Call it a Day

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Status: Finished  |  Genre: Non-Fiction  |  House: Booksie Classic
A twelve year old finding days moving without direction and object trying to place him in the world.

Submitted: March 18, 2014

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Submitted: March 18, 2014



People don’t know, but they fall into a familiar routine day in and day out. Often the kindle that keeps them from such awful boredom remains a mystery. If you take my family, my father used to get up at the early light or more aptly by the call of his workers wanting to guide them on that day’s work. Soon my father sheds off the weary face and wears a grin look which he thought is domineering.

“I heard you guys went astray while working in the field yesterday. Had you any business out in the town?” shouts my father as he clears his throat to get a higher tone. In the time the workers think of a possible excuse, my father yells again, which leave the workers no options but to remain silent. Soon he will soften up, rather abruptly, make some silly jokes and try to ease them out. Such a clueless guy- man management, I suppose.

This drama creates enough distractions to my mother’s sleep. The first problem that looms in her mind was the breakfast and lunch too, for the children to carry to school. She juggles the dishes she knew and will arrive at a recipe which she feels is new and not boring. It’s a sort of puzzle though. Her first child (that’s me) wants rice with curd along with something fried either potato slices or sea fish. The second prefers the breakfast menu to be repeated itself for the lunch or rice with a compulsory curry and scrambled egg. The third is under a mandatory nutritious diet regime but my father ought to be content with anything in his plate. Rest of her morning will be used up for the cooking of such agreeable dishes for each ones taste.

 The rich spices and oil would emanate an aroma that fills up the space and wakes my grandma from her half disturbed sleep. Grandma likes to guess the dish from the aroma itself. She heads her way to the front verandah, peeping now and then on the road near hoping any of her peers to walk in. Three or four old grannies will form an excellent company. Their conversations on the memories of bygone days are often punctuated by the stories from the great epics Ramayana and Mahabharata. A thousand times, I have heard those. I even memorized the words and exact intonations the stories would be told.

A 12 year old me, though the eldest of three, will love to fake a sleep to hear my grandma’s conversations. I won’t open the eyes till my youngest brother jumps over me, startles me and tickles me till I laugh. These often left Grandma complain on the shortcomings of younger generation. I will grab my toothbrush and spent several lazy hours rinsing the eternal teeth until my mother pushes me into the bathroom for me to get ready for school.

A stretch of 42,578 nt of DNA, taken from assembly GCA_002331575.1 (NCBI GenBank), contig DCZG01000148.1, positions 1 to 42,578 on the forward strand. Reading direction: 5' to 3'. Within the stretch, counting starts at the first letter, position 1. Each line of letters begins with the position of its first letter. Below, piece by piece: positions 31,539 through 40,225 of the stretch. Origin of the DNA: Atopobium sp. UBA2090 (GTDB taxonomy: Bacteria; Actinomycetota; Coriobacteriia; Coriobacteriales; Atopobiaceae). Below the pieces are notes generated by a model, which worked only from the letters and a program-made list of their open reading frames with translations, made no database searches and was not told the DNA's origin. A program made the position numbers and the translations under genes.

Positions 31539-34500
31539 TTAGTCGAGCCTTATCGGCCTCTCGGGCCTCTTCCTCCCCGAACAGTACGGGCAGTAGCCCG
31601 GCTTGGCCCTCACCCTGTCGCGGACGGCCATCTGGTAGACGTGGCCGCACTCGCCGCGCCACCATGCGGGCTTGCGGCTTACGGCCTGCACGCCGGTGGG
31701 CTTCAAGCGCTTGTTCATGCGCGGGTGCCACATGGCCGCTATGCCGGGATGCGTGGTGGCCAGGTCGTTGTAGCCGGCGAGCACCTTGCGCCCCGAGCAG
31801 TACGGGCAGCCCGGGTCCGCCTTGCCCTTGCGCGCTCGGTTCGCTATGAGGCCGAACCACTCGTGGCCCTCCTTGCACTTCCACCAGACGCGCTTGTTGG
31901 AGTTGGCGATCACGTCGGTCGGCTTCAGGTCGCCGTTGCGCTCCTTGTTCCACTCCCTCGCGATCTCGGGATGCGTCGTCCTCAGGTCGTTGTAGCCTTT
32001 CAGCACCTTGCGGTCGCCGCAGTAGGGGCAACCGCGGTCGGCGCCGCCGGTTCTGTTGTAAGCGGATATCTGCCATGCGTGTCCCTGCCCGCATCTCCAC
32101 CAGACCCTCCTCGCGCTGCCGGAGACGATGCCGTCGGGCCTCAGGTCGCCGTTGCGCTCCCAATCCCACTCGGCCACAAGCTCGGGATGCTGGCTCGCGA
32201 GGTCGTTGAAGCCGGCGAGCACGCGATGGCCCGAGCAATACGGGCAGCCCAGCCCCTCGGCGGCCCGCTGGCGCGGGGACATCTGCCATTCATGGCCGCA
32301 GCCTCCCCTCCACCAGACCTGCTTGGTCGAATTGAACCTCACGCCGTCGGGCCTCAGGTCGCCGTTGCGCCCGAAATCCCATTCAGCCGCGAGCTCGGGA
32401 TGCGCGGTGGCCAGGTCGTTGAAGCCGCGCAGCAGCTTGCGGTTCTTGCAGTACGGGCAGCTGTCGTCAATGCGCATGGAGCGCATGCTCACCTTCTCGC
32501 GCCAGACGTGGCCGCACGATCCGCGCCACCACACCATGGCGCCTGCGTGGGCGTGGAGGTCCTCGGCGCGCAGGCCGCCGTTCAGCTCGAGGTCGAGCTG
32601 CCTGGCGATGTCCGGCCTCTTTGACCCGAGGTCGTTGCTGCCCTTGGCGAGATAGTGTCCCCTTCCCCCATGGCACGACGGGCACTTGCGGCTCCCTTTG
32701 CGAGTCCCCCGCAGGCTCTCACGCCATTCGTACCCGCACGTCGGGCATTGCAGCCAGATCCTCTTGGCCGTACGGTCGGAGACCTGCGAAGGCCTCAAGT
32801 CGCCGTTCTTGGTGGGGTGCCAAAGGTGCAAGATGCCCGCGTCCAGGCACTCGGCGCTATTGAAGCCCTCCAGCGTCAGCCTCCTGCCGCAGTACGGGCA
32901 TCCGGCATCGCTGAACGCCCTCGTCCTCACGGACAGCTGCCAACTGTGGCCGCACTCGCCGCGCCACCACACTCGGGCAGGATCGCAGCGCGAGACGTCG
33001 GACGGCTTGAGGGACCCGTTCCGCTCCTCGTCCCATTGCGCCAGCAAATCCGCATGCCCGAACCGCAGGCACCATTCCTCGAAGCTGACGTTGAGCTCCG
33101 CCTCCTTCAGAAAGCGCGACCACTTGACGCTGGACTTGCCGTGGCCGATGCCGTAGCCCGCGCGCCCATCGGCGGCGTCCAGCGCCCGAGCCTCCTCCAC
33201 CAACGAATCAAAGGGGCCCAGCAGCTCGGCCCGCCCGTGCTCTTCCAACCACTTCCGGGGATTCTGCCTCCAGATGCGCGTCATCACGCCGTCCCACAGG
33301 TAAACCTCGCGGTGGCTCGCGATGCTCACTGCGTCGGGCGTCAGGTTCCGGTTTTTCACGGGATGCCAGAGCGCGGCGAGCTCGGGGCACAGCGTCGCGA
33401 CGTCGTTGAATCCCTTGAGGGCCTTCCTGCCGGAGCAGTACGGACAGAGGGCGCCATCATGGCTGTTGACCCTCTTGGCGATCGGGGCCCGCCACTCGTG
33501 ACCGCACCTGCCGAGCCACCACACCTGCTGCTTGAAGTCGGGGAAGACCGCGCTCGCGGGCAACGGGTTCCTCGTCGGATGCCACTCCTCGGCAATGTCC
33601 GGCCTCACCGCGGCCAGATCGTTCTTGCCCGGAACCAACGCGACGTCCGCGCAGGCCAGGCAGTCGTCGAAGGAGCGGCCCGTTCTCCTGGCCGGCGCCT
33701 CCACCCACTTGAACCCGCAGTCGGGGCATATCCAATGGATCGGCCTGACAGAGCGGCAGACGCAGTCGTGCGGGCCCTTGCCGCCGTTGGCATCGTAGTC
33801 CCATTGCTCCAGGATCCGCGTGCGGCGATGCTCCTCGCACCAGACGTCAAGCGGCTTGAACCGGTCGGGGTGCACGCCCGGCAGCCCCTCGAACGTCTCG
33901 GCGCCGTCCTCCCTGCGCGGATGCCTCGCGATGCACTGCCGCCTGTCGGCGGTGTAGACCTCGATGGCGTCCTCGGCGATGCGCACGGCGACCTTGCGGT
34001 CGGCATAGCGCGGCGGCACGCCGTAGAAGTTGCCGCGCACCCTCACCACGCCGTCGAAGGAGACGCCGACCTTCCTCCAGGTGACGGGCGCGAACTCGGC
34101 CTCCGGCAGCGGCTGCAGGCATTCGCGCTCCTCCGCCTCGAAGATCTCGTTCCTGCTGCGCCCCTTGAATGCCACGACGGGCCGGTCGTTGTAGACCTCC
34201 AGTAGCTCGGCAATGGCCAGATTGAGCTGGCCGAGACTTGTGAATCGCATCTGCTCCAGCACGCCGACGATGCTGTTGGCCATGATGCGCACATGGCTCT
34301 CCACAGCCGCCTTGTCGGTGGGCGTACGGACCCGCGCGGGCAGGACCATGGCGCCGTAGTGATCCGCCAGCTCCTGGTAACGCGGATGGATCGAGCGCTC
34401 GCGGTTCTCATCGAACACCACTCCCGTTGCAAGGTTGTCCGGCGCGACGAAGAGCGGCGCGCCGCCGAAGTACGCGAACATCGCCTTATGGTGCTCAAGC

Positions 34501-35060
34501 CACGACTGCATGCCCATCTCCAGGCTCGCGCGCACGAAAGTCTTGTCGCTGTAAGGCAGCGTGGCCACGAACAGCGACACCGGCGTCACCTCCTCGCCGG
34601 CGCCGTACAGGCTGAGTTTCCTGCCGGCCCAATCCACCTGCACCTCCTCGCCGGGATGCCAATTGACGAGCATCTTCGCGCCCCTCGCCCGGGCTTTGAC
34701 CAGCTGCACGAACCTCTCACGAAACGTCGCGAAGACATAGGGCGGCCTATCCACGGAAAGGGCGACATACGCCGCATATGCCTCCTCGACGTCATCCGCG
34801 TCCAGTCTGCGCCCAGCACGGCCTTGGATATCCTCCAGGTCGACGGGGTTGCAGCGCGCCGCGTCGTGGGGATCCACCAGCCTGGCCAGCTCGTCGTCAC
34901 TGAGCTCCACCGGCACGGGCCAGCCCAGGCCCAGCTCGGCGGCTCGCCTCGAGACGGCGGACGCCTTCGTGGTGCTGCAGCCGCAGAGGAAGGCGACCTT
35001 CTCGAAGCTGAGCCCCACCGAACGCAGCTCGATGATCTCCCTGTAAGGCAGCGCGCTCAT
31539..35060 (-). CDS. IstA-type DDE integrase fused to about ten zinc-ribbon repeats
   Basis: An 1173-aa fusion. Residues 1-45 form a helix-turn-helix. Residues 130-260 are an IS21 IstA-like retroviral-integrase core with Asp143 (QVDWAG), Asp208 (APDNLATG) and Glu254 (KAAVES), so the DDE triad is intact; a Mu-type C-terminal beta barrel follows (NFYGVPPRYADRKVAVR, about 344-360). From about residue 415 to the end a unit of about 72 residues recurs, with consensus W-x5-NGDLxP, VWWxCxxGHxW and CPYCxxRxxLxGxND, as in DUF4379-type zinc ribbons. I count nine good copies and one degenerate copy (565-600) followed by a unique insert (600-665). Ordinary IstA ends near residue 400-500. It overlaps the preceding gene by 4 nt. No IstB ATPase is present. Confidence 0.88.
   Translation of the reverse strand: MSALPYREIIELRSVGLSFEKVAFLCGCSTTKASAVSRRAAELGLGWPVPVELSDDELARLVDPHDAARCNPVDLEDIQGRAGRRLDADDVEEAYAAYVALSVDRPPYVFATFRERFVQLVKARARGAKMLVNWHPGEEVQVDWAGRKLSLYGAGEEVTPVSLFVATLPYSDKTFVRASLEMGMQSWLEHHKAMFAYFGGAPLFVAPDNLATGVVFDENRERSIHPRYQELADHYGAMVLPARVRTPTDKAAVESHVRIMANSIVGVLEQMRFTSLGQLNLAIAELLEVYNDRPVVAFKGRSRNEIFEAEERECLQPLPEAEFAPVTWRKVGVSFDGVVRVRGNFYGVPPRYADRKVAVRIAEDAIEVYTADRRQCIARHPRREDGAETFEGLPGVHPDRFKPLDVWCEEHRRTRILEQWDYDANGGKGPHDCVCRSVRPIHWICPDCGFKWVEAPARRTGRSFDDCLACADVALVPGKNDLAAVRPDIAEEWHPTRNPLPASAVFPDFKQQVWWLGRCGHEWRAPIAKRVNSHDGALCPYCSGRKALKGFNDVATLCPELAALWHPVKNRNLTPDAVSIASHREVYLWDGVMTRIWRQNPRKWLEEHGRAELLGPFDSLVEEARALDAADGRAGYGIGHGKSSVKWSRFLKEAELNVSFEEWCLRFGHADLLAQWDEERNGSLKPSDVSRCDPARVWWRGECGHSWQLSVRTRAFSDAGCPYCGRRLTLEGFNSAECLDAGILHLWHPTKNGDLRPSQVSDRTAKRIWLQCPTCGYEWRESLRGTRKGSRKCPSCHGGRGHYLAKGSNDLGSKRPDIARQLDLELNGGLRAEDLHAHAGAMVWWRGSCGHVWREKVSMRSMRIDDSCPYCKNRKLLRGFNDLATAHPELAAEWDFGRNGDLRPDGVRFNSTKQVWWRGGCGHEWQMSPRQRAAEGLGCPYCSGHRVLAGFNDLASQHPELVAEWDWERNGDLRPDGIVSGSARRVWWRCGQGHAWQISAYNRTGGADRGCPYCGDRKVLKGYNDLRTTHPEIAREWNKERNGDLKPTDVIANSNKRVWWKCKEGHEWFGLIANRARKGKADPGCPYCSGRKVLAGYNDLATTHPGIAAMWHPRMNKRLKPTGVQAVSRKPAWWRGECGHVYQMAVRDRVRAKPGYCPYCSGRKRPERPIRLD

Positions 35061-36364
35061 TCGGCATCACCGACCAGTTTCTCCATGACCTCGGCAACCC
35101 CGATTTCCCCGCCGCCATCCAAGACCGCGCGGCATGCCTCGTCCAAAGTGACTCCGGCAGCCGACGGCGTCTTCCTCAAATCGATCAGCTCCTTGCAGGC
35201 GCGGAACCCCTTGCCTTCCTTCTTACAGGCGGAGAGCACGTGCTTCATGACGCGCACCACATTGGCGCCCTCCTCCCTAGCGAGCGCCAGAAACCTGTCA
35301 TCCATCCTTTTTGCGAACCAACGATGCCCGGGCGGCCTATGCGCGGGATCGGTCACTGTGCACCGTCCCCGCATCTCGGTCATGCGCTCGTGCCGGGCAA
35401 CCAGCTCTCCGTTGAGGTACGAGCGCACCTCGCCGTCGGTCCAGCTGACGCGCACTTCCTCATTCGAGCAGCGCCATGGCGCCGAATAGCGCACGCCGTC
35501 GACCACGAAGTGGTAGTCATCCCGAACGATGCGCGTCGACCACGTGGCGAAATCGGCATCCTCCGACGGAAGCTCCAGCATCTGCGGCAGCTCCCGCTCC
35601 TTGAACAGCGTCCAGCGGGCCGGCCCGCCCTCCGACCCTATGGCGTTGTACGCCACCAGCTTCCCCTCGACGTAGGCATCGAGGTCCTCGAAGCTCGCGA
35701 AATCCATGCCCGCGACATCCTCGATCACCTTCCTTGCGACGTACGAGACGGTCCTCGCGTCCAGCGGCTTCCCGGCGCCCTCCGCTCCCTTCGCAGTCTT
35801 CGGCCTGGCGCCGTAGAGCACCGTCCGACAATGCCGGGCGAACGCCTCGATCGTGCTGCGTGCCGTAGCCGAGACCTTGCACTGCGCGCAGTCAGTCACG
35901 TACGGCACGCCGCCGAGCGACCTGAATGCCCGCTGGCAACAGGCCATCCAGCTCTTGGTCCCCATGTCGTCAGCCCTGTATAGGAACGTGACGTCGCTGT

In contrast, my second brother excise unusual right to sleep as he have the ability to get ready for school within fifteen minutes- ‘a symbol of manhood’ my father usually remarks. His maturity often leaves me ashamed of my age. He talks little but will be perfect in his work.

The youngest is yet to be touched by the burdens of school. His creativity takes shape in the forgotten heap of sand in the backyard. Tunnels, towers or a certain God form will adorn for the day. He ignores mother trying to teach him the alphabets and numbers but he knows his day will come then.

The day moves on with my father going on with the farm work; my mother cares the food and children; Grandma deals with idleness and we had school work and the youngest plays with sand all day. The evenings are filled with petty fights but all will settle down for the talks on the day’s proceedings.

“Mum, brother broke the sand temple that I built.” youngest would complain as the tears starts to well. I, in turn would make faces forcing him to cry. Mother fakes to scold and beat me with a light blow. She offers him some sweet rice and tries to placate him.

“There was a black cat in the kitchen today. Did anyone one see?” my mother tries to deviate the issue.

“Yes, Yes, I gave it my fish and saw it eat.” my brother giggles wiping off tears.

“Fishes are for us to eat. Don’t give it to cats. Then, the same cat would return in night and try to eat the fish in your stomach” my father threatens him. This makes my brother lie on my mother’s lap face down with fear.

“Don’t threaten the child. There is nothing like that, dear” as the mother kisses my brother. Then, I feel to say something.

“Mum, do you know? A cat can land on its feet when thrown from any height”

“From above our house?” my elder brother asks.

“Yes. On the feet”

“From the top of mango tree?”


“Top of Eiffel tower”

“Yes” say me with a little frown. Then everyone laughs.

  Conversations like these end the evenings with no relevancy or object. Grandma wants us to say our prayers before sleep and what I pray is

“I want to achieve something. I don know what. Something. Don’t give me another similar day. Give me a direction, God. A goal. A point, something”. This I do after enjoying a whole day without boredom.

The question is what keeps us from this boredom of another similar day. Mother’s kiss, fathers scorn, grandmas stories, brothers love, or any imperceptible change which keeps one engaging. I’m confused but still another day begins.

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